Accountability remains elusive for veterans who died at Holyoke Soldiers’ Home
A civil rights class action suit states that while the veterans residing at the Soldiers’ Home ‘kept their promise to serve their country, the Commonwealth did not keep its promise to protect and keep them safe from harm when they were unable to care for themselves.’
By Joan Vennochi, Globe Columnist

In a Veterans Day tribute to those who served, Governor Charlie Baker called for more than gratitude: “Let’s love them back for what they’ve done, who they are, what they stand for, and what they’ve meant for all of us.’’

That’s nice. But what about legal accountability for the 76 veterans who died of COVID-19 at the Soldiers’ Home in Holyoke in the spring of 2020? It remains elusive.

Right before Thanksgiving, Hampden Superior Court Judge Edward J. McDonough Jr. dismissed all criminal charges against two former top officials at the home. The indictments, brought by Attorney General Maura Healey, followed from a decision to combine two dementia units and put healthy veterans in the same unit as possibly infected ones — what the AG described as “reckless from an infection control perspective.’’ But in his ruling, McDonough said there was no “reasonably trustworthy evidence’’ that the fateful choice by Bennett Walsh, the former superintendent of the facility, and Dr. David Clinton, the former medical director, to combine those two units caused any of the five veterans named in the indictment to contract the coronavirus. McDonough also said that bodily injury and neglect charges brought under the state’s elder abuse laws are intended to apply only to people who provide direct care, not to administrators. Under that narrow interpretation of the law, Walsh and Clinton were off the hook.

Ted Bassett, a personal injury lawyer with the Worcester firm Mirick O’Connell, told me “the bugaboo’’ with COVID cases is trying to prove where the virus is contracted. Regarding McDonough’s definition of who can be held criminally responsible, Bassett said: “I would think the criminal law applies to all of us. . . . I don’t think it would matter if you are a doctor or an administrator or whatever. That surprises me, if that’s the basis of the decision.’’

If an appeal is not an easy call, that makes a pending civil rights class action suit even more important. “Assuming there isn’t a reconsideration of the indictments, and that there’s no appeal or reversal, our lawsuit is the only remaining avenue to accountability for the families of the veterans who died at the Soldiers Home,’’ said attorney Thomas Lesser, who with his partner, Michael Aleo, represents the plaintiffs. Defendants include Walsh and Clinton; Francisco Ureña, the former secretary of Veterans’ Services; and Health and Human Services Secretary Marylou Sudders. The suit, filed in federal district court in Springfield, states that while the veterans residing at the Soldiers’ Home “kept their promise to serve their country, the Commonwealth did not keep its promise to protect and keep them safe from harm when they were unable to care for themselves.’’ It describes “isolating suspected cases of COVID-19’’ as “epidemiology 101,’’ and while the Soldiers’ Home “received clear directives to that effect,’’ it didn’t follow them.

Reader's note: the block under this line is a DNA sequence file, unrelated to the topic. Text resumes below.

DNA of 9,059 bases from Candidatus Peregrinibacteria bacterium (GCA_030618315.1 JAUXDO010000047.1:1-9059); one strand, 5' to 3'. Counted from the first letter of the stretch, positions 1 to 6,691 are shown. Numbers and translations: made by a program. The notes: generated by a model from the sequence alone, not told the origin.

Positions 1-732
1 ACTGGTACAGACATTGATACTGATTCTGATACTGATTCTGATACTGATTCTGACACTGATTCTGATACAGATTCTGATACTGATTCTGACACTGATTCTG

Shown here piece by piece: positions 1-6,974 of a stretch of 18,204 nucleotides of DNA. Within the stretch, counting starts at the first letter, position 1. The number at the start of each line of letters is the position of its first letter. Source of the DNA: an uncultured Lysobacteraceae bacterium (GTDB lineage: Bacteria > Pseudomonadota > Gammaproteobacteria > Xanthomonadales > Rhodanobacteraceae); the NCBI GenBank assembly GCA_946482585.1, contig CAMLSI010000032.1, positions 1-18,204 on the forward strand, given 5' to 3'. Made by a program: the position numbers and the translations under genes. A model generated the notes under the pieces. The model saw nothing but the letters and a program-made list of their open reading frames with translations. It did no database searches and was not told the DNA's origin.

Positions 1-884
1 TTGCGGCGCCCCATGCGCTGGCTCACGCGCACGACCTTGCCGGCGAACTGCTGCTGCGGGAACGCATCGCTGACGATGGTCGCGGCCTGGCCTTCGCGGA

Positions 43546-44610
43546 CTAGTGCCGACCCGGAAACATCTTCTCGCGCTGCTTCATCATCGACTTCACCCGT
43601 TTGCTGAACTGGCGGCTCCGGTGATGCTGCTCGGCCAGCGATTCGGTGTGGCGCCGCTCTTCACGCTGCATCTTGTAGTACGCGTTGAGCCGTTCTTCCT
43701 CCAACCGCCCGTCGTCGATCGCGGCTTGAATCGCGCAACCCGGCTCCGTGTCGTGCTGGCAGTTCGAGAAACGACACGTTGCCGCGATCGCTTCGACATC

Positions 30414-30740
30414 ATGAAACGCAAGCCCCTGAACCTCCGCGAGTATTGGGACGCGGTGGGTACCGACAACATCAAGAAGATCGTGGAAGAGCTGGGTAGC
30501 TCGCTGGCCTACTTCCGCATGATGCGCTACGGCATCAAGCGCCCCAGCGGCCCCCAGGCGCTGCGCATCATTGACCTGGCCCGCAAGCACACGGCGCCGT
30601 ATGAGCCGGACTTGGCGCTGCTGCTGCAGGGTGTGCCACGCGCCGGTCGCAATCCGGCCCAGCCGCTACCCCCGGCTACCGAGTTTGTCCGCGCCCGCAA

The lawsuit points out that what happened next was avoidable. An investigation by attorney Mark Pearlstein, commissioned by Baker, describes a series of “utterly baffling’’ decisions that led to the veteran deaths, including the combining of the dementia units. During testimony before a special legislative oversight committee, Sudders said, “We left staff on the front lines without the clinical and management oversight and support to manage through a pandemic.’’ The report by the oversight committee also highlighted underlying governance failures that led to a preventable tragedy.

As for Baker, he held a press conference after the release of the Pearlstein report, during which he referred to the Holyoke situation as “truly horrific and tragic.’’ Ticking off the Pearlstein findings that included the combining of the two units, and creation of “deplorable conditions,’’ he described “a total failure of leadership’’ and said “our administration did not properly oversee the superintendent and his team.’’ Baker also interviewed Walsh for the superintendent’s job — a meeting he later said he “forgot’’ about. The governor isn’t named as a defendant, but what about moral accountability? And how should that be conveyed?

So far, Walsh and Clinton have lost their jobs, and Ureña resigned. The state has allocated money for a new Soldiers’ Home, and lawmakers are considering governance changes for the facility. The civil lawsuit seeks $176 million in damages, but there’s a long legal road ahead. In other tragedies, such as the Boston Marathon bombing, a relief fund was established to compensate victims and their families.

Without more accountability, gratitude and love for veterans are just pretty words.

Joan Vennochi can be reached at Follow her on Twitter @joan_vennochi.